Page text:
November 29, 2022

Five Albums Every Northerner Should Own

By Craig Manning | April 21, 2018

Northern Michigan might not rival Nashville or Austin as a hub of live music or a destination for artists hoping to hit it big. Still, there is a lot of talent up here, from the music rooms of local high schools to the stages of area bars and wineries. Consider this five-album collection your primer for the local scene: five terrific records from artists whose roots run deep beneath the dirt and sand of northern Michigan.

Stolen Silver - We Have Everything, We Have Nothing
Levi Britton is one of northern Michigan’s most beloved musical talents, known for frequent performances at regional haunts like Kilkenny’s in Traverse City, Short’s Brewing Company in Bellaire, and Hop Lot in Sutton’s Bay.

While Britton normally performs as a solo artist, though, he is also the member of a folk-rock band called Stolen Silver. Initially formed as a duo with multi-instrumentalist Dan Myers—Britton’s former Chicago roommate and a graduate of Western Michigan University—Stolen Silver ultimately expanded to a full six-piece band. If there were any justice, they’d be playing big rooms in every major city in America.

Both Stolen Silver records — 2011’s self-titled debut and 2014’s more expansive We Are Everything, We Are Nothing — are essential components of any northerner’s music collection. The self-titled record is perhaps catchier, loaded with effortless folk-pop that’s perfect for a Traverse City summer.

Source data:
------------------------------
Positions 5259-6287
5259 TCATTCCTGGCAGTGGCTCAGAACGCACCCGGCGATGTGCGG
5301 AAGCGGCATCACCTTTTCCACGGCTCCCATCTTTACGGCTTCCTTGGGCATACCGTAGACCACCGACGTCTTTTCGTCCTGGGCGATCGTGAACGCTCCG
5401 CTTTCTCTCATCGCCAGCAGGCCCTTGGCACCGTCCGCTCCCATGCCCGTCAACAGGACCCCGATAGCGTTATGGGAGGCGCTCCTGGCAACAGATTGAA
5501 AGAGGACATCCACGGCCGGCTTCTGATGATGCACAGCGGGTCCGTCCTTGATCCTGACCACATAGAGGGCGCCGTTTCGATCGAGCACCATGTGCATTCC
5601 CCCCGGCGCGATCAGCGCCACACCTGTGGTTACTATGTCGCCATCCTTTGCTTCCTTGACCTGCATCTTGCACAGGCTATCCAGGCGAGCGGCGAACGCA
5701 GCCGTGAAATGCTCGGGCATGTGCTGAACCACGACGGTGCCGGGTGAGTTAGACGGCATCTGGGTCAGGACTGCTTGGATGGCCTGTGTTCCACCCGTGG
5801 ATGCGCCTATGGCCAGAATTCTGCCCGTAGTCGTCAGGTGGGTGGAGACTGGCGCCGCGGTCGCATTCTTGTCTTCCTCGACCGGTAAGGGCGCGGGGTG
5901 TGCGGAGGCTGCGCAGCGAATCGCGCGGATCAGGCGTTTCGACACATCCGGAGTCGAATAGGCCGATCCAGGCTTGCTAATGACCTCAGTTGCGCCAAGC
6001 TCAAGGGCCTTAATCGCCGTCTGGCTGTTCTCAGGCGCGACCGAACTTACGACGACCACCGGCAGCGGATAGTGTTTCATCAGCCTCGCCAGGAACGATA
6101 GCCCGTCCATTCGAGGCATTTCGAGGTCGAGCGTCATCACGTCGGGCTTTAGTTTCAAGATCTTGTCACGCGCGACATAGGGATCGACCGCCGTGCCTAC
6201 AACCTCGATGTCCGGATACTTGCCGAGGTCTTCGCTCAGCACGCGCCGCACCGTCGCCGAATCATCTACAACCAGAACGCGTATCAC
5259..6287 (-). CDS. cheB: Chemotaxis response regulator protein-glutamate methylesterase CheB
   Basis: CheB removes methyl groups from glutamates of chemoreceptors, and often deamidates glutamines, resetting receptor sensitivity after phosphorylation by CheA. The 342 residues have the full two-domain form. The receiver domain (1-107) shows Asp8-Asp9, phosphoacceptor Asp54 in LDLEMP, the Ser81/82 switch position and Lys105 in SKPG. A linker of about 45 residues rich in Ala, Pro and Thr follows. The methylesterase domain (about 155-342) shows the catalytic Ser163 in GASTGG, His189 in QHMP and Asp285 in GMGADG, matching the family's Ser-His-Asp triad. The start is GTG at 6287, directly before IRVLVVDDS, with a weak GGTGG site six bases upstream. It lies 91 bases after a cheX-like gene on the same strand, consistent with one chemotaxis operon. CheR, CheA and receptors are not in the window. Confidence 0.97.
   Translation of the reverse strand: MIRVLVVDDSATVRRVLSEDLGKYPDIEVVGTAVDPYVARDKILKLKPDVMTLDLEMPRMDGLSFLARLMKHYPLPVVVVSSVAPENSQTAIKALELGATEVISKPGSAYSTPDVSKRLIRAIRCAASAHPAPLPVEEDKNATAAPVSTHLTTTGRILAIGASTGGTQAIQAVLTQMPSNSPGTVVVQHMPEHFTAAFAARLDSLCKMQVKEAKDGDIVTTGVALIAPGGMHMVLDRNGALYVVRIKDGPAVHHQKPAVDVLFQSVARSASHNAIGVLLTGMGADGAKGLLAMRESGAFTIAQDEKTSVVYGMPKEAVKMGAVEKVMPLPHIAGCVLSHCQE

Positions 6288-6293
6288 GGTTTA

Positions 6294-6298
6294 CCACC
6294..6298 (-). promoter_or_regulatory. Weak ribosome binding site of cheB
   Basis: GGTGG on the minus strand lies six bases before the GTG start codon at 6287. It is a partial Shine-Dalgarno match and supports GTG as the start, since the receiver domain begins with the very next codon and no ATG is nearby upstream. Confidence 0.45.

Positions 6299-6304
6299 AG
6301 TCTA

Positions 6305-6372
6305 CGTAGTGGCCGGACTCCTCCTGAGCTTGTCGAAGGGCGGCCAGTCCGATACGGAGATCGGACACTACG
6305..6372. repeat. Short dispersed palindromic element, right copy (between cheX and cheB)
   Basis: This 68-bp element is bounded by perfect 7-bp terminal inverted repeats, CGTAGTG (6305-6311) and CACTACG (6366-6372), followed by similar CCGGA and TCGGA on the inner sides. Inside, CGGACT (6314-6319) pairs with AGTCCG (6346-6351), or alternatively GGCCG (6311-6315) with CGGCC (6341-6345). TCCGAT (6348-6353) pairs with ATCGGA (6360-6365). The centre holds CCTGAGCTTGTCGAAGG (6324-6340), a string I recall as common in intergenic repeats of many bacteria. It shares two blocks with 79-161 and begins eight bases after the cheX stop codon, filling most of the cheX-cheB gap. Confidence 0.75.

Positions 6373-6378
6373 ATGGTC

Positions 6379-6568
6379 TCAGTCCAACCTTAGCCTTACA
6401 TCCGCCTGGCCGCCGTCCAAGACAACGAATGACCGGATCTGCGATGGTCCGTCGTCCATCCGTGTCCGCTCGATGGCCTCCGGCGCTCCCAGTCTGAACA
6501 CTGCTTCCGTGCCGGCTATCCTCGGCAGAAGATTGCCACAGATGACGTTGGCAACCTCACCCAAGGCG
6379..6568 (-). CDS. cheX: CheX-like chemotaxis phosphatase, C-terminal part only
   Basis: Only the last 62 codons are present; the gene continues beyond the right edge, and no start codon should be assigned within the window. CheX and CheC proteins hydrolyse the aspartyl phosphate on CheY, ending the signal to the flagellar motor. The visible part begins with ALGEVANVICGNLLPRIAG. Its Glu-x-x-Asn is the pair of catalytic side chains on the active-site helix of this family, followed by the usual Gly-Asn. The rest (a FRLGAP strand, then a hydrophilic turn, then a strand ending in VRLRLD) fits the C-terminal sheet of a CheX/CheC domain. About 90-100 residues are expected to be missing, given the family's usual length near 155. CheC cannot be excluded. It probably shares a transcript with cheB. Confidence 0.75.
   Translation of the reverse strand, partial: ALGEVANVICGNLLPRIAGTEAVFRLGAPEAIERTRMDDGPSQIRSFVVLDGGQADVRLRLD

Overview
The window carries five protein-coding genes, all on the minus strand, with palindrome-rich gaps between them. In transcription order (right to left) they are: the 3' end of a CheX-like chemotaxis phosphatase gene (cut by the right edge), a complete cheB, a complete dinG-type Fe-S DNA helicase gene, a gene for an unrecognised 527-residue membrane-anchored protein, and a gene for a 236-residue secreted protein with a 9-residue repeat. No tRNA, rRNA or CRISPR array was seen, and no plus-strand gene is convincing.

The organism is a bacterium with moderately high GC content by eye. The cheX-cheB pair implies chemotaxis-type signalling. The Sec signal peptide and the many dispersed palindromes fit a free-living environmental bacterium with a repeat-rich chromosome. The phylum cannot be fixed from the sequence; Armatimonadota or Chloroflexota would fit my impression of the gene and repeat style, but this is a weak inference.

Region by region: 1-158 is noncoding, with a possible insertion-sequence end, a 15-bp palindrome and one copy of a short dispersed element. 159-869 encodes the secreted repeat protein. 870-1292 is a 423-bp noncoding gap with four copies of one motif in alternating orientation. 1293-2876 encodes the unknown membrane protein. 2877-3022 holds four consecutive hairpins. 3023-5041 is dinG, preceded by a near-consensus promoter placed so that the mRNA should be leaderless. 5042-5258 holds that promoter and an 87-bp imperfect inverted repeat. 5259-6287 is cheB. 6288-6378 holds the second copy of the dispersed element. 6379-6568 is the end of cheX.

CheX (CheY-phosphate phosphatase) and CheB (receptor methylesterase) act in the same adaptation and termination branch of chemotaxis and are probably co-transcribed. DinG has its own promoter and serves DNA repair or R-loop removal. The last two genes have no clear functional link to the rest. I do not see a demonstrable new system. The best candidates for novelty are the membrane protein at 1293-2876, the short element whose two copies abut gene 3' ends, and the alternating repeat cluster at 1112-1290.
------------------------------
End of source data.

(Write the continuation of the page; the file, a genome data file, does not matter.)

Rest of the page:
But We Are Everything, We Are Nothing is the stronger album, with pristine production and spacious arrangements that give Britton’s big, rafter-shaking tenor voice the showcase it deserves. Check out the propulsive “Prefontaine” or the yearning “Can’t Live Like This” for proof.

Drew Hale - Roots and Wings
Up until a few years ago, Drew Hale was playing guitar and singing as part of the worship band at Traverse City’s Bay Pointe Community Church. Now, he’s gigging around the state and jamming with country music stars.

The sea change occurred in 2015, when Hale took part in The Country Showdown, an annual, nationwide country music competition that draws approximately 100,000 acts each year. The competition’s list of past contestants includes some of the biggest names in country music, from Garth Brooks to Carrie Underwood to Tim McGraw. Hale was named the national champion, and out of that windfall was born Roots and Wings.